- The Washington Times - Sunday, May 1, 2016

Several free speech advocacy groups are concerned about a Justice Department order that they say forces colleges and universities to violate the First Amendment.

Justice sent a letter to the University of New Mexico in late April concluding an investigation into the school’s sex discrimination policies and practices. In the letter, the agency said the university’s policies failed to account for “unwelcome conduct of a sexual nature,” including “verbal conduct,” in violation of Title IX.

According to the letter, federal law defines sexual harassment as “unwelcome conduct of a sexual nature includ[ing] unwelcome sexual advances, requests for sexual favors, and other verbal, nonverbal, or physical conduct of a sexual nature, such as sexual assault or acts of sexual violence.”

The Justice Department required universities to investigate any “unwanted sexual conduct” to determine “whether the harassment was sufficiently serious as to cause limitations or denial of educational benefits.”

Foundation for Individual Rights in Education President and CEO Greg Lukianoff said the Justice Department letter has put colleges and universities in an “impossible position,” forcing them to choose between violating “the Constitution or risk losing federal funding.”

“The federal government’s push for a national speech code is at odds with decades of legal precedent,” Mr. Lukianoff said in a FIRE report on the letter. “University presidents must find the courage to stand up to this federal overreach.”

Robert Shibley, FIRE executive director, said the rule will usher in “campus totalitarianism.”

He compared it to government prohibitions on political dissent.

“Requiring colleges to investigate and record ‘unwelcome’ speech about sex or gender in an effort to end sexual harassment or assault on campus is no more constitutional than would be a government effort to investigate and record all ‘unpatriotic’ speech in order to root out treason,” Mr. Shibley said in the report.

Writing at Liberty Unyielding, Hans Bader, senior attorney for the Competitive Enterprise Institute and a former Education Department attorney, said that under the Justice Department rule, simply asking a student out on a date could turn into “harassment” because the speech has to be only “unwelcome.”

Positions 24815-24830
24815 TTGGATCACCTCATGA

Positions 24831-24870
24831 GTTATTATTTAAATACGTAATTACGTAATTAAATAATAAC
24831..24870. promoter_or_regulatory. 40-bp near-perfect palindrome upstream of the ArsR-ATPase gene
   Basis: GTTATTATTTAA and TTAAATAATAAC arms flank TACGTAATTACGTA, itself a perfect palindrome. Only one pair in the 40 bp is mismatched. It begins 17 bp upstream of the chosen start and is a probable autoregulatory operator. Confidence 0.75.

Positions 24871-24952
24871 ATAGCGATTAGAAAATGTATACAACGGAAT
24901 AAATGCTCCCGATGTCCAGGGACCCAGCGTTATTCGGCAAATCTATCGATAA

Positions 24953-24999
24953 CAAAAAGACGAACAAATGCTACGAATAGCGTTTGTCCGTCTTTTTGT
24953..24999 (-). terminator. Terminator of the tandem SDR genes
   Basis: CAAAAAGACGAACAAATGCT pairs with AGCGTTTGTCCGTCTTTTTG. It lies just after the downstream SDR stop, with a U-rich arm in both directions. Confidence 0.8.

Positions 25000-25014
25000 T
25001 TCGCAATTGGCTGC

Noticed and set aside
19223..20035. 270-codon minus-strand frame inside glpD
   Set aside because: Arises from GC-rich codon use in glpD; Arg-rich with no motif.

Even if students are not expelled under the policy, Mr. Bader said, some university Title IX policies significantly curtail the freedom of movement on campus for those who are accused of harassment before they declare responsibility.

Indeed, “the Education Department’s Office of Civil Rights has found colleges in violation of Title IX for not routinely providing interim measures,” Mr. Bader notes.

Attempts to reach the Justice Department for comment this weekend were unsuccessful.

This is not the first time Title IX, which is more commonly associated with equity between the sexes in high school and collegiate athletics, has been used to expand the definition of “sexual harassment” to include various forms of speech on college campuses.

Laura Kipnis, a professor at Northwestern University, was investigated for months after students filed a Title IX complaint in response to an essay she wrote questioning several aspects of the purported campus rape epidemic.

Instances of universities chilling campus speech for fear of violating prohibitions on “sexual harassment” are ubiquitous.

A student at the University of Delaware last month was told to censor a “free speech ball” — a large, plastic ball on which students wrote various thoughts or drew pictures — because it featured a drawing of a penis and the word “penis.” Campus authorities told students that the ball may be in violation of the university’s policy against sexual misconduct.

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